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West Norfolk disability co-ordinator says benefit sanctions ‘an atrocious way to treat human beings’

The co-ordinator of a Lynn-based claimants service has said sanctions affecting job-seekers in West Norfolk have been an “atrocious treatment of human beings”.

Jeanette Jones, co-ordinator of the West Norfolk Disability Information Service (WNDiS), was reacting to new figures showing over 900 job-seekers in West Norfolk have had their benefits stopped or reduced for up to three years.

Data from the Department for Work and Pensions shows 910 high-level sanctions were imposed on people claiming Jobsseekers Allowance in Lynn and West Norfolk between October, 2012 and January, 2019.

It also reveals job centre staff tried to impose high-level sanctions 2,060 times in this period.

Ms Jones, who took over from Jonathan Toye at WNDiS at the beginning of May, said the recent government decision to scrap three-year benefit sanctions comes “far too little, too late.”

She said: “Some 900 job-seekers have been forced into poverty, starvation, food banks and homelessness.

“This has affected our disabled clients most harshly as they clearly find it impossible to meet these impossible claimant commitments.

“What has happened to the 900 people who were sanctioned with the harshest of penalties?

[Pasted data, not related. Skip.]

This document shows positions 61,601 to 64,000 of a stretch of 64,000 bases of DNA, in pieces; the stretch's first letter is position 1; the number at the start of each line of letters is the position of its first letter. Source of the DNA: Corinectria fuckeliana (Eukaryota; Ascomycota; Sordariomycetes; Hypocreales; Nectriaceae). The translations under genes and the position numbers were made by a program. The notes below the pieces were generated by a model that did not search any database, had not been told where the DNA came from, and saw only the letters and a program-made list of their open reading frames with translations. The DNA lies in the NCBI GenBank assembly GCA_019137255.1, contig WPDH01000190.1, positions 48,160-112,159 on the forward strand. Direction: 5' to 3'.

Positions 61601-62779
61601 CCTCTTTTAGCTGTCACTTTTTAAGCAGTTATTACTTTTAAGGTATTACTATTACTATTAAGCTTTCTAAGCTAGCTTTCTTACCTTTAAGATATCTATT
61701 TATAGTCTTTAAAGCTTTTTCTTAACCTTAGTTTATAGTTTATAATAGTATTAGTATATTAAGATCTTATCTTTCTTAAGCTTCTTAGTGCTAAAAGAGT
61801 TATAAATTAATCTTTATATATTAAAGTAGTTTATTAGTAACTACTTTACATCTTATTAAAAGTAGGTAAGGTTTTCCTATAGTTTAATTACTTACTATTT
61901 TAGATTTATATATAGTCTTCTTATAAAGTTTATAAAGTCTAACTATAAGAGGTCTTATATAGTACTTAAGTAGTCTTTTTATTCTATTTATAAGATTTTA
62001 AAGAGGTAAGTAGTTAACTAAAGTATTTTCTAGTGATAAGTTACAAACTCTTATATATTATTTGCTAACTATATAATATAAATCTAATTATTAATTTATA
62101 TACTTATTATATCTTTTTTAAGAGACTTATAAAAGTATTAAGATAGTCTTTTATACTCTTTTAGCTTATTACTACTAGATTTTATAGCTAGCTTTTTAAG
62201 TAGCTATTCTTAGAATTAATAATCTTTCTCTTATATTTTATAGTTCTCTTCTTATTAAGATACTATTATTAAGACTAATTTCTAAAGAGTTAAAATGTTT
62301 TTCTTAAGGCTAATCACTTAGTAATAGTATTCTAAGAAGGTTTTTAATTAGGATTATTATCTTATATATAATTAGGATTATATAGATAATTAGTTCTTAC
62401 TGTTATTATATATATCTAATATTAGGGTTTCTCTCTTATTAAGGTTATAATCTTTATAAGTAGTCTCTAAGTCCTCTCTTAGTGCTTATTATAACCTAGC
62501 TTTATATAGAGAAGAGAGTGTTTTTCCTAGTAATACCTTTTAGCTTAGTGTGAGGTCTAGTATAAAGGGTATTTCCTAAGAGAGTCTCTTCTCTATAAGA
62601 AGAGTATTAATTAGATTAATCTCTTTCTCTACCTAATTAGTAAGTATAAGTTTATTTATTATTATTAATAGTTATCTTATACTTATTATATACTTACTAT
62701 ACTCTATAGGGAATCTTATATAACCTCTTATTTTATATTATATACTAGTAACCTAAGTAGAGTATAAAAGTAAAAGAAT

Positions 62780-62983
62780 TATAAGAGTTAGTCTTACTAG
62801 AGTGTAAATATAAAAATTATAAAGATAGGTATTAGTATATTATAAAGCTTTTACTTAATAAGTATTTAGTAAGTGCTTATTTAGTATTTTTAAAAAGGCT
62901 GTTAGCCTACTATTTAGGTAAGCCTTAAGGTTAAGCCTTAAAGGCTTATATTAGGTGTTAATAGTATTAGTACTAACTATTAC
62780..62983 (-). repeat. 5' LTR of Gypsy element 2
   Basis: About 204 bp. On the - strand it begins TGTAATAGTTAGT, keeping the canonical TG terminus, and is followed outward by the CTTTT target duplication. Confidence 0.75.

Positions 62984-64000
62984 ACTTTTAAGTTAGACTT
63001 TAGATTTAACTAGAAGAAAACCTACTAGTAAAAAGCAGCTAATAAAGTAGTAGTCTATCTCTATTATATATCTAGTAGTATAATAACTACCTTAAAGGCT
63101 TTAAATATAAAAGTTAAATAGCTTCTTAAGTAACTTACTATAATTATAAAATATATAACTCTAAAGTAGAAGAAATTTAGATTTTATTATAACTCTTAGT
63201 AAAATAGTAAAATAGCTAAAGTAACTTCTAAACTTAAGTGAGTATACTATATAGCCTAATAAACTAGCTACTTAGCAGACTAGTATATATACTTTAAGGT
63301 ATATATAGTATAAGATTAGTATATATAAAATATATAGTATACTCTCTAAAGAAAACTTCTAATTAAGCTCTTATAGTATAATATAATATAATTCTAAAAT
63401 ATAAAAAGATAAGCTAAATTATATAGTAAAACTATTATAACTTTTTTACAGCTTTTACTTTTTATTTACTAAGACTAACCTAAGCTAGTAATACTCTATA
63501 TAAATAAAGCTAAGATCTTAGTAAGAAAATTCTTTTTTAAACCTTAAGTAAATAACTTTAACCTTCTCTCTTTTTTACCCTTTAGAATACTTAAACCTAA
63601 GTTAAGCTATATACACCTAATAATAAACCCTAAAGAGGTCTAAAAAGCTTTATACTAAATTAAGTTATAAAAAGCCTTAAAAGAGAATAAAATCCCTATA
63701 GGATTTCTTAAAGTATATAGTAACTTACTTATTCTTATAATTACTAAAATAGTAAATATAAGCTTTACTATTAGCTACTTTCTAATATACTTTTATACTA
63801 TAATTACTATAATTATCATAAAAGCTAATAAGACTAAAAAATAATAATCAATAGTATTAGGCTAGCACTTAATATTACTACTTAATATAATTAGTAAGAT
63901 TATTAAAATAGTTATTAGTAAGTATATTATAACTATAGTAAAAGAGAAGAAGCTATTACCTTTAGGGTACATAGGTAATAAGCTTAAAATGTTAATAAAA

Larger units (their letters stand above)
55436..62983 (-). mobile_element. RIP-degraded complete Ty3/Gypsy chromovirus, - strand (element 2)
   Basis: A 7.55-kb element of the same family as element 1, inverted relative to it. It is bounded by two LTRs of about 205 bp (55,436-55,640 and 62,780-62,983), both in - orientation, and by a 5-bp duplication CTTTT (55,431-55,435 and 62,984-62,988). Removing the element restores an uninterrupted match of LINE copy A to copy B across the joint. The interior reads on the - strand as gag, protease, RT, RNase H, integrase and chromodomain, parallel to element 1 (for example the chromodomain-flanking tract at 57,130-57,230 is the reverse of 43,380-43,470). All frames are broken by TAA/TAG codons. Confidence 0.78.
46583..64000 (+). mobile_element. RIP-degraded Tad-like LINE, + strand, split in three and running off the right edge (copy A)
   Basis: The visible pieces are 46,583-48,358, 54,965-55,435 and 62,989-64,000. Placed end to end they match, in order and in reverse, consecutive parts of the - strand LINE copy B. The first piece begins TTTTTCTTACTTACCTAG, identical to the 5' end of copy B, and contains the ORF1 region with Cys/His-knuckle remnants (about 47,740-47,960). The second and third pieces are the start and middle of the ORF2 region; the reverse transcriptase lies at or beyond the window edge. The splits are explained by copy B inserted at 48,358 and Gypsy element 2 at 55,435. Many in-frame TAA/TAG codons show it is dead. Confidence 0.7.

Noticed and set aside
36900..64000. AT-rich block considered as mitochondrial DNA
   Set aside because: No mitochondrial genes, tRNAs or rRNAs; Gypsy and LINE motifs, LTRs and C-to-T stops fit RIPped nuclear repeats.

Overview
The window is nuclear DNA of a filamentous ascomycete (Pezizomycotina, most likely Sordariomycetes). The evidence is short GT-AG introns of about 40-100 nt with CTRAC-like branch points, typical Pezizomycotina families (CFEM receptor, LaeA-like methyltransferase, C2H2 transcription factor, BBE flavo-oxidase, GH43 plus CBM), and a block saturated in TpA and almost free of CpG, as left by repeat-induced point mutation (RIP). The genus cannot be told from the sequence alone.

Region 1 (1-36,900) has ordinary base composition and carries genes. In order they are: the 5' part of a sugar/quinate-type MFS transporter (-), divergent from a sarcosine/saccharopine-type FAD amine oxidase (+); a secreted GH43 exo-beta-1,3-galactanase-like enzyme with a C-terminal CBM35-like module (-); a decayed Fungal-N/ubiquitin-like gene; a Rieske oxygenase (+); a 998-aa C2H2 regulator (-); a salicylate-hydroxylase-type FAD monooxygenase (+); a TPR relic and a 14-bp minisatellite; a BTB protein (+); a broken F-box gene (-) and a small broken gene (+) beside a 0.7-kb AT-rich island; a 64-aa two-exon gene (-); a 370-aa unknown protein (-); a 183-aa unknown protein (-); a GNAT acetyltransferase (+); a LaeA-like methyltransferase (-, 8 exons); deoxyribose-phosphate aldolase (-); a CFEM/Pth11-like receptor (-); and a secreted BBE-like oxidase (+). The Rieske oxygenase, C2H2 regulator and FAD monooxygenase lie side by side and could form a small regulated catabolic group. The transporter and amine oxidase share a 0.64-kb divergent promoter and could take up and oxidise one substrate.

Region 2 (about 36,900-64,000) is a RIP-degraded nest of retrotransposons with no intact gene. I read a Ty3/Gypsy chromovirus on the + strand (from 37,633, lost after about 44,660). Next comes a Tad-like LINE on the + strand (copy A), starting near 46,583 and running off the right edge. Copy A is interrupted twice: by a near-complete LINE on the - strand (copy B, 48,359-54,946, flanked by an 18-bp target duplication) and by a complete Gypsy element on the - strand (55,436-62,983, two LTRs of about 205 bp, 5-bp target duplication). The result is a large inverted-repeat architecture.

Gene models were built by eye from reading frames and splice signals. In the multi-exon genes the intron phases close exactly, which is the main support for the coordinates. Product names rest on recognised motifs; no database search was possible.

Jeanette Jones, pictured left, with her predecessor Jonathan Toye at the West Norfolk Disability Information Service in King's Lynn's Tuesday Market Place
Jeanette Jones, pictured left, with her predecessor Jonathan Toye at the West Norfolk Disability Information Service in King's Lynn's Tuesday Market Place

“They have disappeared off radar and there are no figures to show they have claimed other benefits.

“God only knows what has happened to them and their suffering.

“This has been absolutely atrocious treatment of human beings in a civilised society.

“It is absolutely not fine to make this punishment fit the crime!”

Ms Jones added that work and pensions secretary, Amber Rudd’s decision to end three-year benefit sanctions this month are “small steps, but there is a long, long way to go”.

“At last there is an end to seven-years of punishment for the unemployed and people who are sick and disabled, desperately trying to satisfy measures imposed by the government,” she continued.

North West Norfolk MP Sir Henry Bellingham described Amber Rudd’s decision to cap sanctions at six months as a positive move by the Government.

But he voiced concerns about the number of people experiencing deductions for longer periods, particularly given the lower than average rate of unemployment here compared with the country as a whole.

He said: “It’s still a very high number of people. I will be writing to Amber Rudd about this.

“It may be for good reasons, if they aren’t looking for work or people aren’t applying properly, but I need to know more.”

Sir Henry Bellingham MP for North West Norfolk
Sir Henry Bellingham MP for North West Norfolk

High-level sanctions last for a period of three months, six months, or three years, depending on the severity.

Only the Norwich area in Norfolk had a higher number of sanctions than this borough. In total, 5,118 sanctions have been imposed in West Norfolk.

Claimants can be sanctioned for a variety of reasons including being late for appointments, not doing enough to look for work, or failing to attend a training programme.


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